"It is positive news for first-time buyers, particularly as it is not restricted to new homes, although critics may argue that it will only aid house price inflation."
The scheme will offer incentives to lenders which have "virtually disappeared" during the pandemic, the Treasury said.
The scheme is set to launch to lenders from April and will allow both first-time buyers and current homeowners to purchase properties up to £600,000 with a 5% deposit.
Chancellor Rishi Sunak said: “Owning a home is a dream for millions across the UK and we want to help as many people as possible. Saving up for a big deposit can often be difficult, and the pandemic has meant there are fewer low deposit mortgages available.”
The government first announced plans for a new scheme to increase the number of 95% LTV mortgages last October. Boris Johnson reportedly asked ministers to design the plan, which he said would involve removing stress tests for mortgage applicants, instead extending “a form of state guarantee” to lenders to de-risk the loans.
Mark Harris, chief executive of mortgage broker SPF Private Clients, commented: "Turning ‘generation rent’ into ‘generation buy’ has been a focus for Boris Johnson for a while so the return of 95% LTV mortgages for first-time buyers doesn't come as a complete surprise. This, coupled with the extension of the stamp duty holiday, will result in a Budget which is a real boost for buyers.
"It is positive news for first-time buyers, particularly as it is not restricted to new homes, although critics may argue that it will only aid house price inflation. But without such a scheme would developers be so keen to put spades in the ground? The supply of new housing is nowhere near where it needs to be to satisfy demand.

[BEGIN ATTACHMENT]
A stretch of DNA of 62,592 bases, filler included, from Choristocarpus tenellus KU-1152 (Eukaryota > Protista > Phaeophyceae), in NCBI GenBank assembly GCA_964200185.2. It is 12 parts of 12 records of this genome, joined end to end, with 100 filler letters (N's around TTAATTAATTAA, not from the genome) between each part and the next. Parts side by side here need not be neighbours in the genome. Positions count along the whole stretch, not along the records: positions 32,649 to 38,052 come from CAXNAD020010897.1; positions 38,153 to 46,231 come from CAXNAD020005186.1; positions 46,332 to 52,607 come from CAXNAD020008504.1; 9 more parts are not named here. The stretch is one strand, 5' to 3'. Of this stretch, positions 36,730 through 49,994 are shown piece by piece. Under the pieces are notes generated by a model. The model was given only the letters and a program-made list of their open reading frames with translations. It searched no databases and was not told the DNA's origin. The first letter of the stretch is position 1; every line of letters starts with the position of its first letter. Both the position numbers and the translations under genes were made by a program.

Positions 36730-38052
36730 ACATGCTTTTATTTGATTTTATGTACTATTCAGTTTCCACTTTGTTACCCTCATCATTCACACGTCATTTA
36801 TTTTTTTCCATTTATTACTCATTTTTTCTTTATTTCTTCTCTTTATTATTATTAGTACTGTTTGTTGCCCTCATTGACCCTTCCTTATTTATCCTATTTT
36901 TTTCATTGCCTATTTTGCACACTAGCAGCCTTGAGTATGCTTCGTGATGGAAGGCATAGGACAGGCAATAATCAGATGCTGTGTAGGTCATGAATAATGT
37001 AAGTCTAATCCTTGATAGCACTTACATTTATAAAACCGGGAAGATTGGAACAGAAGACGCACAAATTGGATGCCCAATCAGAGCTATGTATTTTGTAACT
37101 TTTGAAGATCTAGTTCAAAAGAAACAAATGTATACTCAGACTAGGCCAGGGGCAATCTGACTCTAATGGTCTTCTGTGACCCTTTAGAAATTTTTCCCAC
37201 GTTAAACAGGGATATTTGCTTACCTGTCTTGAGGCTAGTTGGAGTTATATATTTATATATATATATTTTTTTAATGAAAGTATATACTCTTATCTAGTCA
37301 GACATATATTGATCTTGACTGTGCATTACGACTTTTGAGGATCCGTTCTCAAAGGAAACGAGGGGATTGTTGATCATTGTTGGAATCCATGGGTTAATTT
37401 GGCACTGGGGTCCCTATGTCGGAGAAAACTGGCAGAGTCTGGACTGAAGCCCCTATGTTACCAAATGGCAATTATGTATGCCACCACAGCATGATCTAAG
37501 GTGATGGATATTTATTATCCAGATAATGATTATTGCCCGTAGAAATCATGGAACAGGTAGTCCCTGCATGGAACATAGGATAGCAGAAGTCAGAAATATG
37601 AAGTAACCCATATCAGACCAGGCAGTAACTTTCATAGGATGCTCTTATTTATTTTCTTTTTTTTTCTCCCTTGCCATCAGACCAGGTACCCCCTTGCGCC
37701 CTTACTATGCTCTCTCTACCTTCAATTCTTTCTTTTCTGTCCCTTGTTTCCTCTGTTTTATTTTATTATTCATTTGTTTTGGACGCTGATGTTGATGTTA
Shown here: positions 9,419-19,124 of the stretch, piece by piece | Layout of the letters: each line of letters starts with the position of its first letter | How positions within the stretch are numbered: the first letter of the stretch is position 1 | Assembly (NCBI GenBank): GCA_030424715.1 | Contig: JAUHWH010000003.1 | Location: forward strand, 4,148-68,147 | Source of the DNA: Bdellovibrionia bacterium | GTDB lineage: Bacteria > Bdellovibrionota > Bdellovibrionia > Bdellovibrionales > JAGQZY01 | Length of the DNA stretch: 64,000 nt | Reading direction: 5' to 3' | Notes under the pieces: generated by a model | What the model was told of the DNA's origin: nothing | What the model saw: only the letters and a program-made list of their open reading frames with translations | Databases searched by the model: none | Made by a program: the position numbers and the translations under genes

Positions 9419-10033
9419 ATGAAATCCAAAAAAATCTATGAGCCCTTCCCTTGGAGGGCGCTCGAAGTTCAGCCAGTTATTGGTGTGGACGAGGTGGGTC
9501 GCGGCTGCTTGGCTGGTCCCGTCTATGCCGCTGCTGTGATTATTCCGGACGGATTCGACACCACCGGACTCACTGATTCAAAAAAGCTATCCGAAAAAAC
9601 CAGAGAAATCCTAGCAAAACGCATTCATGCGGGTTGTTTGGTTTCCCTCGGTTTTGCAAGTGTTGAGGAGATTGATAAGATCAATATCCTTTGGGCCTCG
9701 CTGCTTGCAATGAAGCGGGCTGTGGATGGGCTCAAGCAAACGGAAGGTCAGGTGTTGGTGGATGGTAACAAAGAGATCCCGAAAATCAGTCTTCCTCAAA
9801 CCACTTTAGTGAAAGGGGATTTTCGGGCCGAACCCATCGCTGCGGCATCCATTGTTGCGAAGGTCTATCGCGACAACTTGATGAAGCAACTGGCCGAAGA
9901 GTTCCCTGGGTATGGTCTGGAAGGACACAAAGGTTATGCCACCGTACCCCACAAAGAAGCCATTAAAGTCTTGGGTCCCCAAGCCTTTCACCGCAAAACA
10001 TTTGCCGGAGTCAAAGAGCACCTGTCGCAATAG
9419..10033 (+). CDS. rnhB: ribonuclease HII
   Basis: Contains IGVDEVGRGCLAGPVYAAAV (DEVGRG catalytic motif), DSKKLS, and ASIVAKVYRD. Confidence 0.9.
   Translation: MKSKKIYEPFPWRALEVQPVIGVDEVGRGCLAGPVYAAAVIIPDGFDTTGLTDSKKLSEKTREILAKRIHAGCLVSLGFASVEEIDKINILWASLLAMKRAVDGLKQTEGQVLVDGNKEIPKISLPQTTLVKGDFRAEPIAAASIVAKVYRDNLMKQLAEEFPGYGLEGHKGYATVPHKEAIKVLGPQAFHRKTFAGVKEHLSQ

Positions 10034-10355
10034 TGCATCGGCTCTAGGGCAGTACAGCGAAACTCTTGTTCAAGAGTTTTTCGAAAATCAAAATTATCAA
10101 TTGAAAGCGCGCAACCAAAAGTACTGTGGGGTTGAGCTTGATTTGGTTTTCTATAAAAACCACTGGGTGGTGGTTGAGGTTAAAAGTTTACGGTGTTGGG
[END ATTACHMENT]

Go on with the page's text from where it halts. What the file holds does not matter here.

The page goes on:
‘"For those with little in the way of deposit, finding a 95% LTV mortgage has been pretty much impossible in recent months. The odd building society here and there has offered them, with Saffron building society launching at 95% in June but it only lasted a matter of days. Furness BS also has a selection of 95% products but these are restricted to certain postcodes.
"The only other current option to obtain a mortgage at this level is to call upon a third party, typically a parent, to provide extra security in the way of deposits or equity within the ‘guarantor’ property. Not everyone is in a fortunate position to do so.
"The last time there was a mortgage guarantee treasury scheme was via Help to Buy. The mortgage guarantee offering closed to new loans on 31st December 2016 (the equity loan continues, albeit in a revised form today) but by then, many of the high-street names had removed themselves from the scheme and ‘self-insuring’ their 95% offerings."
Mark Hayward, chief policy adviser at NAEA Propertymark, added: “A government backed mortgage guarantee scheme will help first -ime buyers get on the housing ladder at a time when for many owning a home seems an impossible dream. Alongside the potential extension of the stamp duty holiday that we have been calling for, this new scheme will go some way in giving some hope to first-time buyers at a time when the size of deposits required means they fall at the first hurdle.”